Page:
Orange Is The New Black Season 4

The Plot

Litchfield prison introduces an influx of new inmates while Piper (Taylor Schilling) continues her new used panties business and tries to climb up the ladder as the prison’s new kingpin. Meanwhile, Alex (Laura Prepon) deals with becoming an accessary to murder with her new accomplice Lolly (Lori Petty) as she tries desperately to keep the body hidden…

The Good

While the majority of season three was a lacklustre event, it’s finale seemed to be setting up for a darker setting for season four with Piper breaking bad in her newly found used panty business and Alex’s prediction of a potential hit man sent after her by Kubra now confirmed. Season four opens by answering the year long question of whether Alex survives her attack in the greenhouse instantly while managing to bring Lolly’s character further into the storyline.

In the broader plot, we return to the rest of the inmates right where we left them, in a moment of freedom as they escape through the empty fence into the lake beyond. With the majority of the regular CO’s having abandoned their post in protest of their contracts – though thankfully Luscheck (Matt Peters) is still around – a new group of CO’s is brought in, the highlight undoubtedly being Brad William Henke’s big brute, Piscatella. But, though Piscatella towers over the inmates menacingly, he is nowhere near as terrifying as CO Humphrey (Michael Torpey) who gives one of the most spine-tingling moments in the season at the end of episode 9, Turn Table Turn as he turns Maritza’s ‘would you rather eat ten dead flies or a baby mouse’ dilemma into a shocking reality.

There’s plenty to love in this fourth season, the majority of which comes in it’s latter half after some six episodes or so of set-up episodes upon which we’ll delve into later, but it feels as though Orange Is The New Black is starting to find its feet again. It’s in the final seven episodes where the tone is swiftly changed and the show becomes much darker than it already has been. One of the most impressive moments comes at the end of episode 7, It Sounded Nicer In My Head when Piper finally realises she has fallen in too deep into the ‘trust no bitch’ persona she was determined to set out, after her newly found friendship with a group of nazi-sympathising inmates results in a shockingly brutal branding from the latina’s. The scene is an utter pain to watch, managing to bring Piper’s character back to the forefront after slipping into the background for much of season three.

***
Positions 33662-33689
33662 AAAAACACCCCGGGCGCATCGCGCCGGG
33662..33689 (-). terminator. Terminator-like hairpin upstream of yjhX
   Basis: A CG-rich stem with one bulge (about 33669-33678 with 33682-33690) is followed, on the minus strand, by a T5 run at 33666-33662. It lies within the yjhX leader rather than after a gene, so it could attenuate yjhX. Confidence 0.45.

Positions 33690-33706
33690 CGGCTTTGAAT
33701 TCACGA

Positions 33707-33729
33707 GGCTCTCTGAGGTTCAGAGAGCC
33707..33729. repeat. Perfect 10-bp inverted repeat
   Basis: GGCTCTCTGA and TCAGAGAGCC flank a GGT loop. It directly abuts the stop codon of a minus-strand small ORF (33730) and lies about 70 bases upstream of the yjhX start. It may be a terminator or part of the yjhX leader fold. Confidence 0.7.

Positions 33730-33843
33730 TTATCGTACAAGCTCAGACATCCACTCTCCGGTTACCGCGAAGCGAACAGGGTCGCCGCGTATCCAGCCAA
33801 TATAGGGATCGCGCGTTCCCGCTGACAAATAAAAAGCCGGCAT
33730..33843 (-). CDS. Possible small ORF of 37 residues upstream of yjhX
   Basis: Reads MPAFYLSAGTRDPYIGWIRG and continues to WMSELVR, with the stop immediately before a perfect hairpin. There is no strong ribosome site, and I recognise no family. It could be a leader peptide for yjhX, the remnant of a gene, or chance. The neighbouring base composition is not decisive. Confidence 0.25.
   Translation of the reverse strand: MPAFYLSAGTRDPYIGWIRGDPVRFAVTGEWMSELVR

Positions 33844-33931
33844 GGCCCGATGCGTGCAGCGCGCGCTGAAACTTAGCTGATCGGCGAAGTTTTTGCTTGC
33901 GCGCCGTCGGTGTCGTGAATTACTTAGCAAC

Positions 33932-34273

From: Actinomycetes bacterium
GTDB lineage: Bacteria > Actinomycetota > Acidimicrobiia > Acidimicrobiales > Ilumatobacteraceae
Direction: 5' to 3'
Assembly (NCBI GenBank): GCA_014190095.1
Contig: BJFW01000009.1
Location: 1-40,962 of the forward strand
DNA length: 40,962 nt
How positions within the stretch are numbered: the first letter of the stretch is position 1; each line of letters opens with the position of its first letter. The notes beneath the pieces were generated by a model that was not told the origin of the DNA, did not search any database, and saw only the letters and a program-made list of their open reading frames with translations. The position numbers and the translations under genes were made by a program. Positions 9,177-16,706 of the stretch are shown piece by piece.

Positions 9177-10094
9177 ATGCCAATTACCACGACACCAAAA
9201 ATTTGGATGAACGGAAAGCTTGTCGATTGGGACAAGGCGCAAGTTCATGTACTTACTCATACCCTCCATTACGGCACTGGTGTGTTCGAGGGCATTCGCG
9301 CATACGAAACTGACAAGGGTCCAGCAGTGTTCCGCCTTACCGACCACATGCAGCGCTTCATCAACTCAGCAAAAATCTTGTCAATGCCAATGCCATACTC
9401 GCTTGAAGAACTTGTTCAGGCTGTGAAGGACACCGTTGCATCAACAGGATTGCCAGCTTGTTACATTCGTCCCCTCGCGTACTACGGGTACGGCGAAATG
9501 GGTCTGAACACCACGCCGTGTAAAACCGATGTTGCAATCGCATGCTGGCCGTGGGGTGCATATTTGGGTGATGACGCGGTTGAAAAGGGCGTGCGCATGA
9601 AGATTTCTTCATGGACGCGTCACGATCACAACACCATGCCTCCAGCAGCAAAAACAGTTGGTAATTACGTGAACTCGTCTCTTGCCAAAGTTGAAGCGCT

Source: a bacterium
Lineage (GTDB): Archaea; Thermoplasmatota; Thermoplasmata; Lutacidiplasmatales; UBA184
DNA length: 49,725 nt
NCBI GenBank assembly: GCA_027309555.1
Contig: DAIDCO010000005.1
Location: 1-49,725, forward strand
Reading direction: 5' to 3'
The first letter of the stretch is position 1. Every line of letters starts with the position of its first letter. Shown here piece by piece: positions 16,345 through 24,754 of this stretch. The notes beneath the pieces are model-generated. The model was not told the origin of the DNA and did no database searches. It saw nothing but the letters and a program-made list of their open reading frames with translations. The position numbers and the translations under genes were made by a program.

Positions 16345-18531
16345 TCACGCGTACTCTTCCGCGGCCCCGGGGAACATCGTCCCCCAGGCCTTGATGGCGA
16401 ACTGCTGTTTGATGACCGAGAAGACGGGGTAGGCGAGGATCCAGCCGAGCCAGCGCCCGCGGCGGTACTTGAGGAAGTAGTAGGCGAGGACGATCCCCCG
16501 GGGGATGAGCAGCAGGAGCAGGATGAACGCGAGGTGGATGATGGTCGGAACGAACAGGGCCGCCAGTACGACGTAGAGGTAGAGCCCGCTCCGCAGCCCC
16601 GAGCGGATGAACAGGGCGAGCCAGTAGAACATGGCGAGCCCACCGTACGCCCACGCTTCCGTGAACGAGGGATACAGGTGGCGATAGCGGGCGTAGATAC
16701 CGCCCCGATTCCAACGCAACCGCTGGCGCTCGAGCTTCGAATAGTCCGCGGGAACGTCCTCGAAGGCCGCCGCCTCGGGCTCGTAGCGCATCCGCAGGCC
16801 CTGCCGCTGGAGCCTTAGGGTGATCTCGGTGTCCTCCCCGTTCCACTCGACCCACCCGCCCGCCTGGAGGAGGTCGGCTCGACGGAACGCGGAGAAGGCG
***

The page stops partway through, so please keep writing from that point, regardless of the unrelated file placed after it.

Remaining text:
Episode seven is already a highlight with it’s focus on Lolly’s back story as we find out more about her pre prison days as a news reporter turned conspiracy theorising schizophrenic but it’s this shocking conclusion that really gives the season it’s first need for the next episode straight away.

In addition to this we also get to finally see the heartbreaking origin of Suzanne ‘Crazy Eyes’ Warren (Uzo Aduba) in episode 11, People Persons. This marks our second Suzanne centred episode after season two’s Hugs Can Be Deceiving and if you thought that was the best they could do with one of the show’s most interesting characters, People Persons manages to top it with ease. As if it wash’t heartbreaking enough to see her romance with Kukudio (Emily Althaus) come to an all-too-short end, we now have to deal with knowing about her tragic reason for landing in Litchfield in a scene that perfectly manages to show us all we need to know without the undoubtedly gory details.

The Bad

While it’s the second half of the season which holds the more interesting storylines, this inevitably means that there are six tough hours to get through before it becomes worth the binge-watching. That’s not to say there aren’t some highlights in these episodes, but there are definitely more disparaging moments that make the first six episodes a slow watch. Moments like Suzanne and Morello’s hunt for a phantom shower pooper in episode 5, We’ll Always Have Baltomore or the Healy (Michael Harney) centred episode 4 Doctor Psycho which see’s flashbacks of him sporting the most ghastly soul patch. We also get a relationship between Poussey (Samira Wiley) and Soso (Kimiko Glenn) which feels like it’s dropped in out of nowhere and takes a while to settle in nicely to the show.

One of the most disappointing parts of season four however, is the use of new celebrity cook inmate, Judy King (Blair Brown), who is shunned away into her own private cell with Yoga Jones (Constance Shulman) as her cellmate. For the majority of the season, Brown feels like a huge waste of an otherwise interesting character. While there are some nice upbeat moments in her plot like Taystee and co’s determination to make some money off of her through sending photo’s to magazine’s, Judy King would have made a great adversary to Red as she begins her own cookery class. Unfortunately this idea barely even comes into fruition which is even more frustrating.

Thankfully the one niggling plot thread of the dismembered CO/hit man body laying out in the garden is eventually brought into the fore front, but the amount of episodes it takes to finally have this setup payed off feels a touch too long. While it does fit nicely with where the final act of the season takes us, it probably could have worked neater had it been addressed a bit earlier in the season.

The Ugly Truth

With this season’s finale amping up what is sure to be a game-changing turn for season 5, with the death of Poussey acting as a major plot thread for the upcoming mayhem that is soon to follow, season four of Orange Is The New Black feels like it is straightening itself up, especially in it’s second half. It’s not in the same field as it’s strong opening two seasons, but season four is definitely a step up from last season.

Review by Johnny Ellis

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